Behind the Headlines: Robert Dewey on Incarceration and Exoneration
KREX News Room
EL PASO, Colo. For Robert Dewey, time is something he will never get back. He spent nearly 18 years behind bars for a crime he didn’t commit.
"I didn't make my bed for two years. I thought this is just a dream it's not really happening," Dewey said.
In 1994, a Palisade teenager was brutally raped and murdered. Dewey was arrested for the crime, appearing to be the perfect suspect.
"A month long trial and the best they came up with was, 'we just think you were there'. I kept telling them, 'can't you hear the train outside cause I'm getting railroaded man.'"
In 1996 Dewey was convicted, sentenced to life in prison.
Danyel Joffe, Dewey's post-conviction lawyer, said, "When someone has been convicted by a jury for a crime, the presumption of innocence is gone. There's now a presumption of guilt."
“Lot of times that tunnel just didn’t have any light at the end of it at all. You’re coming over 10 years, 12, 13, 14, 15, 16 years,” said Dewey.
He turned to prayer to get through the dark days, “I’d just say I’m on hold but lets pray about these other people. Ones that are suffering from drugs and alcohol and cancer, you know, let us absorb some of that pain today.”
His Native American rituals gave him a sense of peace and hope
“The state came close to tuning his life, and the only reason it didn’t is because he refused to let himself be destroyed,” said Joffe.
“Go to that happy place man, whatever it is makes you happy, when you close your eyes and think about something, go to that place,” said Dewey.
For him, that place was on the road. On a bike, with the wind in his face.
Dewey said, “Guards are going off about something sit there and smile, cuz your not there, you can hear them, you can see them but your not there. I was riding my motorcycle.”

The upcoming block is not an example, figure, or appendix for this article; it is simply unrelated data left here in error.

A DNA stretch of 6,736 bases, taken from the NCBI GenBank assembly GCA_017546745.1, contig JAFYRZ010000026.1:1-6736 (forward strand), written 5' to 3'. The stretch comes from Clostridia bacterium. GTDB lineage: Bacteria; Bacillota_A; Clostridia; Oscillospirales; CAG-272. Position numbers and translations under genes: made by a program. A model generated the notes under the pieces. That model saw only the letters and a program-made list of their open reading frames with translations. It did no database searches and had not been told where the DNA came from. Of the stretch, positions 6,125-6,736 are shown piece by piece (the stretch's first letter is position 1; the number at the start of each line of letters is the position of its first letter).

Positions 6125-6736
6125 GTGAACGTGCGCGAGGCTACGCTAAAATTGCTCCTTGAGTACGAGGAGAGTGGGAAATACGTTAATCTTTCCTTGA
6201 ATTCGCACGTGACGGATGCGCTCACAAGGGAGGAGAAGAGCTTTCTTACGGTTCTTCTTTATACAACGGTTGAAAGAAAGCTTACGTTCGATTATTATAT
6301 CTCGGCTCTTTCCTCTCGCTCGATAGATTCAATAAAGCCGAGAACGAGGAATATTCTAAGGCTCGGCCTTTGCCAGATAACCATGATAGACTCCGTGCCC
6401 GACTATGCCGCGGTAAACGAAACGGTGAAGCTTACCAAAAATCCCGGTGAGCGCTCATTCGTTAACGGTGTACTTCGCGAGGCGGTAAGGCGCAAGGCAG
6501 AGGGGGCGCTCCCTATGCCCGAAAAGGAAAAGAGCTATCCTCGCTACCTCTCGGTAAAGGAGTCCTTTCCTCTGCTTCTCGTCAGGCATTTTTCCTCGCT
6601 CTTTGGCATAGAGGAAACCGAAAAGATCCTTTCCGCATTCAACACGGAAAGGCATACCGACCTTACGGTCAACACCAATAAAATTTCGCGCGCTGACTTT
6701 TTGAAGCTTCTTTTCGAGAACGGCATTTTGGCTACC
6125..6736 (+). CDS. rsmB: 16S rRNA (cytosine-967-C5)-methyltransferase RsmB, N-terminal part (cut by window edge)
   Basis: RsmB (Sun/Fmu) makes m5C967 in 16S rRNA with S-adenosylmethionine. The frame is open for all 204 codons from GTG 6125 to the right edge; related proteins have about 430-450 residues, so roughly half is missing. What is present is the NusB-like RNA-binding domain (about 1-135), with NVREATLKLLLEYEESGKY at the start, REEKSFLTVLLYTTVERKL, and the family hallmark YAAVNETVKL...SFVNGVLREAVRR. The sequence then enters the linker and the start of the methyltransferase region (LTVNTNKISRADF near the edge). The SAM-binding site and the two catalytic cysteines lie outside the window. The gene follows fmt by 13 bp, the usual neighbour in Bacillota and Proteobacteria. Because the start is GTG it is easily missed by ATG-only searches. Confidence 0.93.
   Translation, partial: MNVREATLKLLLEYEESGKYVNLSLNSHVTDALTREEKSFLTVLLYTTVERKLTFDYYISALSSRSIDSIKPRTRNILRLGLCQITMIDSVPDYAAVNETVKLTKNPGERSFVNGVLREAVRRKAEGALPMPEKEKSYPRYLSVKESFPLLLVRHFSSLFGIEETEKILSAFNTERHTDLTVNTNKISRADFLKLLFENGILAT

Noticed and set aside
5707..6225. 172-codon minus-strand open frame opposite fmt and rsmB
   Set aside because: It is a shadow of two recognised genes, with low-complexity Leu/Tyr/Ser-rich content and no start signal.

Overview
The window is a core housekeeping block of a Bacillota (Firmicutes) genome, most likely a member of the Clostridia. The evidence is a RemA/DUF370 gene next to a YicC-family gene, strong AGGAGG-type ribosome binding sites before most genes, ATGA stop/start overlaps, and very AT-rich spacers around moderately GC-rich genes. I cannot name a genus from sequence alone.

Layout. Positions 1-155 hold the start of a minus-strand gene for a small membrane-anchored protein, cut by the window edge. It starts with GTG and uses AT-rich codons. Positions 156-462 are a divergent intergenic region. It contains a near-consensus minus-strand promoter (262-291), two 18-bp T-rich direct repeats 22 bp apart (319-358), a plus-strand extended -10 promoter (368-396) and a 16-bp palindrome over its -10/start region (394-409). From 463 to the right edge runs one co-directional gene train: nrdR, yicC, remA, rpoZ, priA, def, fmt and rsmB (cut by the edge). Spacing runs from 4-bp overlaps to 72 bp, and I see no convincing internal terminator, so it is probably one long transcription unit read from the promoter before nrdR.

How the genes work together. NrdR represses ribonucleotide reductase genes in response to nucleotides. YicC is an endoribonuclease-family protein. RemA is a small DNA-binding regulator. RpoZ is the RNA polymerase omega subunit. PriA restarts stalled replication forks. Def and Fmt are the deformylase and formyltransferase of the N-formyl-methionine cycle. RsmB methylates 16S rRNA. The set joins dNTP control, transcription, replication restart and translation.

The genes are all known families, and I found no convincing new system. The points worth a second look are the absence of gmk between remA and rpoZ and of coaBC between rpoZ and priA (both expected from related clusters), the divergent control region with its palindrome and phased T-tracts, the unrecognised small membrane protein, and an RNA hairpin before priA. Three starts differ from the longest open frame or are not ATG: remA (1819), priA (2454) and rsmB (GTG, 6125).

“For 11 years I saw him sitting in prison green and a plastic chair at the Department of Corrections, and it just never fit. But seeing him on a motorcycle fits," Joffe said.
Joffe was one of the few who believed Dewey was innocent, and in 2001 she took on the case.
“The problem was, it was difficult to try and reconstruct the investigation, nobody saw the crime occur, at least nobody that we know about saw the crime occur other than the victim and the killer. It became clear after a while that the only way we were going to be able to clear Mr. Dewey’s name was through DNA testing,” she said.
Joffe recruited help from the Innocence Project in New York and the Colorado Attorney Generals office.
“They had a special program, funded by the federal government, to investigate closed homicide cases,” she said.
“And so, out of 3,000 people, they picked me,” said Dewey.
DNA testing proved Dewey was not the killer, he was exonerated of all charges.
“When I stepped out somebody on a Harley rode by, and so I was like ahhh, to be not having a fence barrier and be able to hear the sound of music to me, was pretty cool,” Dewey said.
He waited nearly 18 years for that day. However, he didn’t realize that was about to encounter a whole new set of struggles outside the prison walls.
Tune in to NewsChannel 5 Monday evening for the second part of Dewey's story. He's inspired a Colorado legislator to propose a bill to compensate people who've wrongly been incarcerated.